Monday, November 11, 2013

@ The Poisoned Pen with Sara Paretsky!

Halloween was a very special night for Denis and me. We headed over to our favorite bookstore, The Poisoned Pen, to see one of the masters of crime fiction, Sara Paretsky.

In preparation for The Poisoned Pen's twenty-fifth anniversary next year, owner Barbara Peters is introducing a few new things. Since Sara Paretsky is published by Putnam, for that one night all Putnam titles were 25% off. It was a packed house, and when that announcement was made, all the bookshelves were being perused even more intently than before! Peters' ideas are keeping her staff hopping, but they do everything with a smile, and I have to admit that I'm looking forward to seeing what else Barbara Peters has up her sleeve.

Knowing that the place would be packed, Denis and I arrived extra early, and as I was watching Ariel put the finishing touches on her Halloween decorations, I couldn't help but overhear snatches of the conversations zinging back and forth all around me. Phrases like "My daughter-in-law considers books to be clutter" made me shudder, and ones like "If it takes 100 pages to get into it, I'm out of it" made me feel a bit of kinship to the speaker. One person even had a very strong reaction to a book on one of the tables due to it containing what she believed to be gratuitous violence toward women. I stayed out of that one for several reasons. I hadn't read the book, so I didn't have an opinion on it, and even if I did, I would not have changed the woman's mind. Also, a bookstore-- like a library-- caters to many different reading tastes, not just the tastes of one person.

"It may be a deeper evening than you'd anticipated."

Left to Right: Barbara Peters, Sara Paretsky, Dr. Paul Davies

Barbara began the evening by introducing Arizona State University Dr. Paul Davies, who-- in a change of pace would be talking with Paretsky instead of Barbara Peters. Davies is a theoretical physicist who is also concerned with quantam physics, astrophysics, astrobiology, and cosmology. He has established BEYOND: Center for Fundamental Concepts in Science, a sort of "cosmic think tank."

When Barbara began to introduce Sara Paretsky, I could actually feel the temperature rise in the room. People were thrilled to be able to see her. In 1982 Paretsky published Indemnity Only, the very first V.I. Warshawski novel. She is the founder of Sisters in Crime. In 2002 the Crime Writers Association in the UK awarded her the Cartier Diamond Dagger, and in 2011 she was awarded the Grand Master Award by the Mystery Writers of America.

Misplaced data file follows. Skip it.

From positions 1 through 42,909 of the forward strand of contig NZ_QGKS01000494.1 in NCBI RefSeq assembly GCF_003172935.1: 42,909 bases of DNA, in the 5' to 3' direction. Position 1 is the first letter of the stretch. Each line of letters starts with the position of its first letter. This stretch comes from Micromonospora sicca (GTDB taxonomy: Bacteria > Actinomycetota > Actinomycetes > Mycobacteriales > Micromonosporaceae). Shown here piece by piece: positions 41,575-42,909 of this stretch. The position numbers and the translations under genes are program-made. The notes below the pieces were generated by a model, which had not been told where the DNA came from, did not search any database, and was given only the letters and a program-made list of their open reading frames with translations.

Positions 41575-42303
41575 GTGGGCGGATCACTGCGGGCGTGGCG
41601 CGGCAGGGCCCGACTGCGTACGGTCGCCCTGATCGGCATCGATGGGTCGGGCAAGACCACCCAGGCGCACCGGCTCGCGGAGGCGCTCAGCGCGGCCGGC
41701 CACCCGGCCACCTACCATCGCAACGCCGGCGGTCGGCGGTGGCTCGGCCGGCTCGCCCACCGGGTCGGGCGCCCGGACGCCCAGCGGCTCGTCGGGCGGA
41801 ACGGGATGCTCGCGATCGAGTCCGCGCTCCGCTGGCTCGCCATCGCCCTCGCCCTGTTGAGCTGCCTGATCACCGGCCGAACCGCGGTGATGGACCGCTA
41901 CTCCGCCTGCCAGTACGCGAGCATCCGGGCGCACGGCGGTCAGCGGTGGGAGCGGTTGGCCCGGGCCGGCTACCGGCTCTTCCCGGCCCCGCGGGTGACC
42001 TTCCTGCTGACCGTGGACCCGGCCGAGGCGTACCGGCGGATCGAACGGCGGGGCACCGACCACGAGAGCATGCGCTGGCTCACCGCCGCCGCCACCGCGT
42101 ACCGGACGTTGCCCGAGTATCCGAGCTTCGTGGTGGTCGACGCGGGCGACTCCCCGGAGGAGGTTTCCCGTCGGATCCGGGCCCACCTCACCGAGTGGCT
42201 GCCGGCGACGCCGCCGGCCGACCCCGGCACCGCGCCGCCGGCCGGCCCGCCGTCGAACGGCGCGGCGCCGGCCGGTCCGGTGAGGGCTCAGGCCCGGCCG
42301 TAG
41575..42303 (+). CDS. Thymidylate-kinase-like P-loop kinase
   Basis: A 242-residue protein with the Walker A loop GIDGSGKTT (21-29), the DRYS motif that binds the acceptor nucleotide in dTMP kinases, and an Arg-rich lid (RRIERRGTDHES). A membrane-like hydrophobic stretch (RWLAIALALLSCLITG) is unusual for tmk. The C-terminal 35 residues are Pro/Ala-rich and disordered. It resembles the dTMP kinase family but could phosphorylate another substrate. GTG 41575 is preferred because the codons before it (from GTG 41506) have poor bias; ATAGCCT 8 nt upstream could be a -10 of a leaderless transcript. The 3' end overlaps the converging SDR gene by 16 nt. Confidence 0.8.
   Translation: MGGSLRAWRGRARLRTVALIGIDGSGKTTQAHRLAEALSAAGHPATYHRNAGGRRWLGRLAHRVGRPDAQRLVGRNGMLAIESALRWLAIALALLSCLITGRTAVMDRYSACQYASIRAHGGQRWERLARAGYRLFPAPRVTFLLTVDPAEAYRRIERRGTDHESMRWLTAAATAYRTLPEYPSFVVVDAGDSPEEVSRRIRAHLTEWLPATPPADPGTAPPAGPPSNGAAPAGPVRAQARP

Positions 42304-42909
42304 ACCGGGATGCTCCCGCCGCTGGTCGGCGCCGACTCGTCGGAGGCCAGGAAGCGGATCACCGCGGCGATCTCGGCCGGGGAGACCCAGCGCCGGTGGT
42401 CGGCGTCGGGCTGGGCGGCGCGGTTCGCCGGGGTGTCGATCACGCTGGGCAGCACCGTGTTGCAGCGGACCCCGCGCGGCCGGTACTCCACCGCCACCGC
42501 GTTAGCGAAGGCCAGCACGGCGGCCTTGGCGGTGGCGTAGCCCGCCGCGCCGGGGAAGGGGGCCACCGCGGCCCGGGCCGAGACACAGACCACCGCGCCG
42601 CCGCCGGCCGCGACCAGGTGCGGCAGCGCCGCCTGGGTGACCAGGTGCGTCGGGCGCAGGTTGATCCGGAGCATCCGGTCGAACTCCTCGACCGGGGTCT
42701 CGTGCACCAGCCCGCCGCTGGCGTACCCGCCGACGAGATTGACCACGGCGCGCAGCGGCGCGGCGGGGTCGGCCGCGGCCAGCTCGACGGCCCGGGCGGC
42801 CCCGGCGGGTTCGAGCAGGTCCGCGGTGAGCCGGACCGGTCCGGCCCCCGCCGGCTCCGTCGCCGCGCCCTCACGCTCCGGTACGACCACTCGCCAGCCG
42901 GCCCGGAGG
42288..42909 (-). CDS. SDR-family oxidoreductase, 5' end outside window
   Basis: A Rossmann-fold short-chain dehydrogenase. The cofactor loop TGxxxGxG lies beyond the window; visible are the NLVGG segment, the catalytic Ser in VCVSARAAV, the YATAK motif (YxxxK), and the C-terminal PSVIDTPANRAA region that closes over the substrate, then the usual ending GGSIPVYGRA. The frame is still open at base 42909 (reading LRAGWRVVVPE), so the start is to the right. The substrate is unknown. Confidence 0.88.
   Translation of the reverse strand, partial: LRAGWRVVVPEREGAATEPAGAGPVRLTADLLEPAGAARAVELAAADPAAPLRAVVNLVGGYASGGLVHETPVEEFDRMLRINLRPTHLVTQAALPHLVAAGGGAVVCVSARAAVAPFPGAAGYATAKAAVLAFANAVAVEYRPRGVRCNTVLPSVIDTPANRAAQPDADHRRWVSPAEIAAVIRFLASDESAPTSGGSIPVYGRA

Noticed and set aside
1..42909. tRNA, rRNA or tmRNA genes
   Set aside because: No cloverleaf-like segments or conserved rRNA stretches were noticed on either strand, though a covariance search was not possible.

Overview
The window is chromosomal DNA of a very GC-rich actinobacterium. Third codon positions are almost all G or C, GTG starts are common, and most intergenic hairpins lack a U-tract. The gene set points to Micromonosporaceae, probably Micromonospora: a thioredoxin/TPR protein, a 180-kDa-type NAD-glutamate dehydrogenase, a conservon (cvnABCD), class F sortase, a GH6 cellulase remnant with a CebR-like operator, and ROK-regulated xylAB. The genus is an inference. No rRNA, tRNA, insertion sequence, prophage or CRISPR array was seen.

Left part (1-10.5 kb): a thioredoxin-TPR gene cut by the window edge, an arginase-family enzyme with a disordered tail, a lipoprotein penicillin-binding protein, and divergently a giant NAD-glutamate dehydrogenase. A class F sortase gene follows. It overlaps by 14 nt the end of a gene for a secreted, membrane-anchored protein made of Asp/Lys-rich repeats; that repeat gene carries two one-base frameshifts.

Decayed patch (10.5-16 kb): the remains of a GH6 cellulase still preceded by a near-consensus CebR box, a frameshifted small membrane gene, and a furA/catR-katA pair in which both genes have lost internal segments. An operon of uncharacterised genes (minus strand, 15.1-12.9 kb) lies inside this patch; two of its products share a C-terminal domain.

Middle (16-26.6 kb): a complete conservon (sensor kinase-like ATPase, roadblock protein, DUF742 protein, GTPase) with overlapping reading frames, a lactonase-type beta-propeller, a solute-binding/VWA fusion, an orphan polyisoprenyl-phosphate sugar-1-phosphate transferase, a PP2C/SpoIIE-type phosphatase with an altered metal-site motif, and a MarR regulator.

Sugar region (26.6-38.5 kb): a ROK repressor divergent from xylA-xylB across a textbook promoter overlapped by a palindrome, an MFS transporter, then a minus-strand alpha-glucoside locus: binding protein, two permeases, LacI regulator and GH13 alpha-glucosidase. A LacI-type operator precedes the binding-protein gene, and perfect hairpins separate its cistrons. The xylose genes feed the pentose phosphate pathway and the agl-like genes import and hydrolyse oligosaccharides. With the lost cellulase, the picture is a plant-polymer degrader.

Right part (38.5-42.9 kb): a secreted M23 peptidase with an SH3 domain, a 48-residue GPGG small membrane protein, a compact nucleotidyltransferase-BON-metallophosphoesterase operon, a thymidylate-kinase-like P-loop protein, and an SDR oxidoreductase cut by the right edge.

"As you can see," Peters said, "this may be a deeper evening than any of you had anticipated." She then turned the evening over to Paretsky and Davies.

"...a real estate deal in New York City."

Sara Paretsky and Dr. Paul Davies

Davies began by mentioning that Paretsky is married to a physicist, and that her latest book, Critical Mass, has at its heart the Manhattan Project-- the race to develop the first atom bomb. "Most of today's youth think the Manhattan Project is a real estate deal in New York City," Davies quipped.

Paretsky's own background is tied to the book. In 1911 her grandmother escaped a pogrom and her grandfather from being conscripted into the Tsar's army in Russia. Everyone in the family who stayed in Europe died during the horrible years of World War II.  In researching Critical Mass, Paretsky went to Vienna, Austria. In the airport in Vienna on her way home, her bra set off the metal detector, and it was decided that a more thorough search had to be conducted. "If you can imagine a Jew with my background standing naked in front of people in uniforms in Austria, you can get an idea of how awful I felt. Half of me wanted to protest the way I was being treated. The other half of me didn't want to miss my flight." It was obvious that most of the people in that room had put themselves in Paretsky's shoes. You could've heard a pin drop.

Dr. Paul Davies
To lighten the mood somewhat, Davies told of teaching in Australia where he was the successor to a "mad professor."  Davies had been spending hours at the old professor's desk doing his work, licking stamps that he'd taken out of the drawer, etc. When he learned that the mad professor had kept uranium ore in that very same desk, he immediately went to the Royal Adelaide Hospital to get the radiation levels in his body checked. That piece of office equipment got checked out as well. Come to find out, Davies had been working at the most contaminated desk in the Southern Hemisphere! "They used to be extremely sloppy with their safety procedures in the early years," Davies said. "Now they've probably gone even further in the opposite direction."

Davies then went on to talk about Enrico Fermi, one of the greatest twentieth century physicists. Fermi was an Italian who moved to Chicago. He created the first controlled nuclear chain reaction under the squash field at the University of Chicago.

When it became feared that the Nazis would be the first to create the atom bomb, the Allies formed the Uranium Commission. Since the British who were invited to speak all had Germanic-sounding names, they sent an Australian, Mark Oliphant, to speak to the Commission. "If there is to be a bomb, it will cost $25 million. The British don't have the money or the manpower to do it, so it's over to you chaps." The Americans found themselves in a deadly race against the clock to create the atom bomb before the Nazis.

"I need to be home...."

Sara Paretsky
All this information was fascinating, but Peters could see that they were getting away from Sara Paretsky and Critical Mass. "Do you plot ahead in your books?" Peters asked Paretsky.

"No, I have to see my characters in motion... see how they react to each other," Paretsky replied. "When I began writing this book, I envisioned a great chase scene in Vienna, but when I wrote it, it was some of the worst prose I've ever committed to paper." She did use snippets from it, but "for large action scenes, I need to be home in Chicago," Sara told us.

She then went on to talk about a fascinating woman upon whom she based one of her characters. Marietta Blau was an Austrian physicist whose work was so brilliant that Albert Einstein and others wanted her and her work on cosmic rays nominated for the Nobel Prize. As the Nazis began to rise in power, several scientists tried to whisk her out of Vienna and away from Hitler's clutches. Finally, Blau got a job in Mexico City. Alas, a man won the Nobel Prize after basing most of his work on what Blau had already done. If you think he credited her for anything, think again.